Saudi Arabia has offered to make voluntary cuts in its oil output in February in a bid to persuade fellow Opec+ producers to hold steady amid concerns that new coronavirus lockdowns will hit demand.
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It was not clear how much Saudi Arabia offered to cut on its own.
Opec+ sources told Reuters that Russia and Kazakhstan were pushing for the group to raise production by 500,000 barrels per day (bpd) while Iraq, Nigeria and the United Arab Emirates suggested holding output steady.
It highlighted bearish risks and “stressed that the reimplementation of Covid-19 containment measures across continents, including full lockdowns, are dampening the oil demand rebound in 2021”.
Three Opec+ sources said chances of a collective cut were slim as very few producers supported it and most countries favoured either steady supply or an increase in February.
Saudi Energy Minister Prince Abdulaziz bin Salman on Monday said Opec+ should be cautious, despite a generally optimistic market environment, as demand for fuel remained fragile and variants of the coronavirus were unpredictable.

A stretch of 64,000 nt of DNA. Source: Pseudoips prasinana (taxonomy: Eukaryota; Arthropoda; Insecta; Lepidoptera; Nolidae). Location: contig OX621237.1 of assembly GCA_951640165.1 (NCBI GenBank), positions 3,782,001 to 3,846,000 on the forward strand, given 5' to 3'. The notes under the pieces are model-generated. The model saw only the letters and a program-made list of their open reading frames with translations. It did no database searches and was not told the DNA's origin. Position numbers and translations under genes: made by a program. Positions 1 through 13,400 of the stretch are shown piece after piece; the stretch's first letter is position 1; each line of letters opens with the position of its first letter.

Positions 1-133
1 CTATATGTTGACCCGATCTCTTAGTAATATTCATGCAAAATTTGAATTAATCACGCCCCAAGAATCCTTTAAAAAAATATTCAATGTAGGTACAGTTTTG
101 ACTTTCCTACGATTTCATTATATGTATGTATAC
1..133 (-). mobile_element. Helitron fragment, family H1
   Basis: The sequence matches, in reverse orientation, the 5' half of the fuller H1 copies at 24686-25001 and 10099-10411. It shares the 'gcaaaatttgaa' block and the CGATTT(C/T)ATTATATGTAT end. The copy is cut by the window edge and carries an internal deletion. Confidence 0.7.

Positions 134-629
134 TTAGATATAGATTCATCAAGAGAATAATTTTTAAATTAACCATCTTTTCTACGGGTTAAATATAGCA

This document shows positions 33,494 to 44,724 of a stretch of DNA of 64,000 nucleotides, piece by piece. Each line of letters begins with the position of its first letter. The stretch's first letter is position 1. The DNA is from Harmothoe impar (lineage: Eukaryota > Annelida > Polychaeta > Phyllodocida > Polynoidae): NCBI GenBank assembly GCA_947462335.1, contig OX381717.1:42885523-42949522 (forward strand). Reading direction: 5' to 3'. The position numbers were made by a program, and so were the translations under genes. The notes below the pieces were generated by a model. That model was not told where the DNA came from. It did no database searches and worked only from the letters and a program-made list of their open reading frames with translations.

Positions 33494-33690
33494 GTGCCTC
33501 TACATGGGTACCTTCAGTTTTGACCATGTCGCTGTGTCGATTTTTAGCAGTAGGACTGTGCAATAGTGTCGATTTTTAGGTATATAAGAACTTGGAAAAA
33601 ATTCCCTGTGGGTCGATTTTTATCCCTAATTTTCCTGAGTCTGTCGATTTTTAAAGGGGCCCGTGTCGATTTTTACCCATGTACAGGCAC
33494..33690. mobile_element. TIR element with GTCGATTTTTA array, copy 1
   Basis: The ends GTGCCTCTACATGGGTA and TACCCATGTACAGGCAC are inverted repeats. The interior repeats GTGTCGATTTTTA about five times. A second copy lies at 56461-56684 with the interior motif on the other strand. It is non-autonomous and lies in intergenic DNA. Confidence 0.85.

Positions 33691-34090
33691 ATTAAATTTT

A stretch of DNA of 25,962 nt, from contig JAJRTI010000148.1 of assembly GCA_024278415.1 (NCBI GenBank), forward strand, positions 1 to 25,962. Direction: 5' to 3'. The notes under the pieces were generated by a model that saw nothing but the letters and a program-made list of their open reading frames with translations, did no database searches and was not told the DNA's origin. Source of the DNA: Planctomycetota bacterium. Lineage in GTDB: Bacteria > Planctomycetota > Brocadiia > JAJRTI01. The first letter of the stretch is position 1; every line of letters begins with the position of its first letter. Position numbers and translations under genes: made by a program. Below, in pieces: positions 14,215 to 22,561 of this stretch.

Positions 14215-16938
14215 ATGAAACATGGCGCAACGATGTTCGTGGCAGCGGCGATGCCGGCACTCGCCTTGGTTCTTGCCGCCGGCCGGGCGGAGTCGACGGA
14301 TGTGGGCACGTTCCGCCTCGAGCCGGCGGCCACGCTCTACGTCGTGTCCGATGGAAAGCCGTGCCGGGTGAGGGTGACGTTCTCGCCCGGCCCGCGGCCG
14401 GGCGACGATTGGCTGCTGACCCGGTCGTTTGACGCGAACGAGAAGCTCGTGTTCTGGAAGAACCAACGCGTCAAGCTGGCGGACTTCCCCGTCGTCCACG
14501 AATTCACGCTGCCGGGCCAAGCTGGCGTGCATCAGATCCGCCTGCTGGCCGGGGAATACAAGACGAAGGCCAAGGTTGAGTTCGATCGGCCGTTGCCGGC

New variants of the coronavirus first reported in Britain and South Africa have since been found in countries across the world.
Opec+ producers have been curbing output to support prices and reduce oversupply since January 2017.
As Covid-19 hammered demand for gasoline and aviation fuel, benchmark Brent oil futures plunged below $16 a barrel last April, forcing Opec+ to boost its output cuts to a record 9.7 million barrel per day in mid-2020.
With Brent holding above $50 per barrel, Opec+ took the opportunity to raise output by 500,000 bpd in January, putting its current cuts at 7.2m bpd.
Brent was trading up nearly four per cent at above $53 per barrel at 1626 GMT.
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